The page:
• The Best School Year Ever

    by Barbara Robinson
    The Herdmans are the most famous kids at Woodrow Wilson School. In fact, they are the most famous kids in the whole town -- and they are the worst kids in the history of the world. They are dirty, rotten, lazy, and ornery. They tell lies and smoke cigars and set fire to things. They stay away from school whenever they want to and won't learn anything when they are there. Every September the students and teachers gear up for another year of dealing with the Herdmans. But no matter what precautions are taken, these modern-day outlaws still manage to cause hilarious mayhem year-round.
    Ben Franklin and the Magic Squares

    by Frank Murphy
    Discover the secret of Ben Franklin’s famous math puzzle—and make one of your own! For fans of Sudoku!
    The BFG

    by Roald Dahl
    Kidsnatched from her orphanage by a BFG (Big Friendly Giant) who spends his life blowing happy dreams to children, Sophie concocts with him a plan to save the world from nine other man-gobbling cannybull giants. Also recommended: Charlie and the Chocolate Factory and Fantastic Mr. Fox.
    Where the Sidewalk Ends

    by Shel Silverstein
    More than 100 wacky, wonderful poems to share!

    by Arnold Lobel
    Meet a pig who flies through marshmallow clouds, a dancing camel, and more silly animals!
    Math=Fun!: Pizza Fractions

    by Jerry Pallotta , Illustrated by Rob Bolster
    Pizza makes learning fractions fun!
    The Magic School Bus Inside the Earth

    by Joanna Cole , Illustrated by Bruce Degen
    "Ms. Frizzle, the wackiest, wisest teacher in picture books … returns to teach geology via a field trip to the center of the earth." Booklisticon
    Stopping by Woods on a Snowy Evening

    by Robert Frost , Illustrated by Susan Jeffers
    Whose woods these are, I think I know. His house is in the village, though; He will not see me stopping here, To watch his woods fill up with snow. Great poem with beautiful pictures!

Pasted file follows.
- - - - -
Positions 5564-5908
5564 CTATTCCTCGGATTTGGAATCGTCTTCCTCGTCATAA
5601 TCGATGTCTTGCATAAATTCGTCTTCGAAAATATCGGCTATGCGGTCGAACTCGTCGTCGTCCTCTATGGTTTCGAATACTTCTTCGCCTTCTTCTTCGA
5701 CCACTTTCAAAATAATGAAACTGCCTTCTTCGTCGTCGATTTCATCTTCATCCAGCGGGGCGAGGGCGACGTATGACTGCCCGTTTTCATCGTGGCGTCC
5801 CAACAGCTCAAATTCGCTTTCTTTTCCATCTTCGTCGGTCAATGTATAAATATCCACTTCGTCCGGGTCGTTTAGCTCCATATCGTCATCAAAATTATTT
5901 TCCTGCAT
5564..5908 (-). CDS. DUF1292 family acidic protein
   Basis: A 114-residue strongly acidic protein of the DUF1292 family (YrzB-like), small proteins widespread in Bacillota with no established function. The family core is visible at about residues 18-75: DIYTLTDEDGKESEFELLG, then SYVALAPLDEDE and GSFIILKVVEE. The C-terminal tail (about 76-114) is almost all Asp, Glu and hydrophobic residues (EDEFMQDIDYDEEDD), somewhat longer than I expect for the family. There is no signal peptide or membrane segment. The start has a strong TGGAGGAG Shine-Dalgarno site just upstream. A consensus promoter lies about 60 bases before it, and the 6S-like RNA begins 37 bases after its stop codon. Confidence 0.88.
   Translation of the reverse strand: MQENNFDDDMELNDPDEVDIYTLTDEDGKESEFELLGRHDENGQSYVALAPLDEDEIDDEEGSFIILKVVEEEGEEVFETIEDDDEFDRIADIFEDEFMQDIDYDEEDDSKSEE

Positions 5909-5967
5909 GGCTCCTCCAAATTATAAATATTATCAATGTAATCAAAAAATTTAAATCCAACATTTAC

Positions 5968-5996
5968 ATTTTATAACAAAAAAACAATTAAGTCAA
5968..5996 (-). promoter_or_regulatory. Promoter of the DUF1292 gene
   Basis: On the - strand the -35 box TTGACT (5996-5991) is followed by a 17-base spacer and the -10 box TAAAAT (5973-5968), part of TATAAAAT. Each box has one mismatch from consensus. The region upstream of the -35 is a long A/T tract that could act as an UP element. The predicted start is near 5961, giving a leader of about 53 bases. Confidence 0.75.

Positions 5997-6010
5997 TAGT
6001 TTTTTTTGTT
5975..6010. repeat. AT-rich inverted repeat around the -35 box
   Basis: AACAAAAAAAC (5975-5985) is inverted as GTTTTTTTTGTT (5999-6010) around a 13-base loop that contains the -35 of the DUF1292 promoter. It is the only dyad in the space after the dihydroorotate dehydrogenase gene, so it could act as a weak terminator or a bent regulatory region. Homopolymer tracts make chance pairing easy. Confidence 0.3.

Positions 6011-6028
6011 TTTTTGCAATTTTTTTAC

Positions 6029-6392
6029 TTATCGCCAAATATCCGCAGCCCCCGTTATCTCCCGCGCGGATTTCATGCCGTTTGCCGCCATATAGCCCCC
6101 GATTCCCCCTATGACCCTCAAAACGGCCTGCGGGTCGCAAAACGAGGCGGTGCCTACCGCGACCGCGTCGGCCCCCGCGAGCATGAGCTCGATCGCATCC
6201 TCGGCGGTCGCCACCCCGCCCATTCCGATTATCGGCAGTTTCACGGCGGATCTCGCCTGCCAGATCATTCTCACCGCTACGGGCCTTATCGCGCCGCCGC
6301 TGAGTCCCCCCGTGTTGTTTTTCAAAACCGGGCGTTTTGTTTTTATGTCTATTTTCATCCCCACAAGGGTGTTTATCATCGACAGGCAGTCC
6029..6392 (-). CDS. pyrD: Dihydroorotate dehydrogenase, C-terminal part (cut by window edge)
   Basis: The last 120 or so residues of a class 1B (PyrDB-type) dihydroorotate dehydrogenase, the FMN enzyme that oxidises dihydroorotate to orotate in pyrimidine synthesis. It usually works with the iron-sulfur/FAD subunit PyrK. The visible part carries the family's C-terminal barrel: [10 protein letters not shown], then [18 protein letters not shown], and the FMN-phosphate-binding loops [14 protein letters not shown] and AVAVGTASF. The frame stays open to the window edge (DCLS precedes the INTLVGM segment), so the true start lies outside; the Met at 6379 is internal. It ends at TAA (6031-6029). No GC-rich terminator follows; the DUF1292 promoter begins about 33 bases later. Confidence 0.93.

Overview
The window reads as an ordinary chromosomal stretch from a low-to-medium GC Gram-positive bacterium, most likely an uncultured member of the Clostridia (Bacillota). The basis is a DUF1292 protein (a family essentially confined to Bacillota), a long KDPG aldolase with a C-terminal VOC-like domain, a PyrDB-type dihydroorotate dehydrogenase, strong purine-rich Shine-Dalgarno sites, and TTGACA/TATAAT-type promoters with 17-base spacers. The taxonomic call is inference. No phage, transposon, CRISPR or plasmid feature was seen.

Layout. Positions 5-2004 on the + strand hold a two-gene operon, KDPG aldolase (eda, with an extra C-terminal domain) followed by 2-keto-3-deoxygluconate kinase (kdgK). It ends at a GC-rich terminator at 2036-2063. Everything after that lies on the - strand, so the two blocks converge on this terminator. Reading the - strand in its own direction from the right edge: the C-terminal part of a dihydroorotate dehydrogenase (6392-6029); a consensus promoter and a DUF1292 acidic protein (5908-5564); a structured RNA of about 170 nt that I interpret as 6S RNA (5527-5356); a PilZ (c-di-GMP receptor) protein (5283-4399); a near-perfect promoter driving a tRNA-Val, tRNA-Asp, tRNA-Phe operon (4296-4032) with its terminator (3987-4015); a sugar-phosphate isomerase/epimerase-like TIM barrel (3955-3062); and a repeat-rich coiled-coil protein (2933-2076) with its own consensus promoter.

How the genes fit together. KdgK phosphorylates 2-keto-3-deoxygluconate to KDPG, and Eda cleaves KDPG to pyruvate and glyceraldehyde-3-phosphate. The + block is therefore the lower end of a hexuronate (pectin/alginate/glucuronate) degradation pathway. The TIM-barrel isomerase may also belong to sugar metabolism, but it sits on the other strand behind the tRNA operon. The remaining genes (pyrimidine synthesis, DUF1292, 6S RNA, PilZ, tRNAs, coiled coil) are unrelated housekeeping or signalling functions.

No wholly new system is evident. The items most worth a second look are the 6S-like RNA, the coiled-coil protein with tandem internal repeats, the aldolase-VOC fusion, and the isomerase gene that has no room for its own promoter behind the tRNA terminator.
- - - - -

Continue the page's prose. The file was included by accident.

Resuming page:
Martin Luther King (Usborne Famous Lives)

    by Multiple
    Martin Luther King, Jr., fought for everyone to be free. Read his true-life story with color photos!
    Brother Eagle, Sister Sky, A Message from Chief Seattle

    by Susan Jeffers
    During the 1850s, the white man negotiated to buy some land from the Northwest nations. Chief Seattle, head of the Suqamish and Duwamish Indians, spoke to the white man in his native tongue about the importance of preserving the earth. His speech, translated and lushly illustrated by Susan Jeffers, eloquently conveys the message that we must respect the Earth and all it has on it. This speech has been the inspiration for many environmental movements.
    Charlotte's Web

    by E.B. White
    This is the story of a little girl named Fern who loves a little pig named Wilbur -- and of Wilbur's dear friend, Charlotte A. Cavatica, a beautiful, large, gray spider who lives with Wilbur in the barn. With the help of Templeton, the rat who never does anything for anybody unless there is something in it for him, and by a wonderfully clever plan of their own, Charlotte saves the life of Wilbur, who by this time has grown up to be quite a pig.
    Encyclopedia Brown, Boy Detective

    by Donald J. Sobol
    A Civil War sword ... a watermelon stabbing ... missing roller skates ... a trapeze artist's inheritance ... and an eyewitness who's legally blind! These are just some of the ten brain-twisting mysteries that Encyclopedia Brown must solve by using his famous computerlike brain. Try to crack the cases along with him -- answers to all the mysteries are found in the back of the book!
    Go Free or Die, A Story About Harriet Tubman

    by Jeri Ferris , Illustrated by Karen Ritz
    A biography of Harriet Tubman, the black woman whose cruel experiences as a slave in the South led her to seek freedom in the North for herself and for others through the Underground Railroad.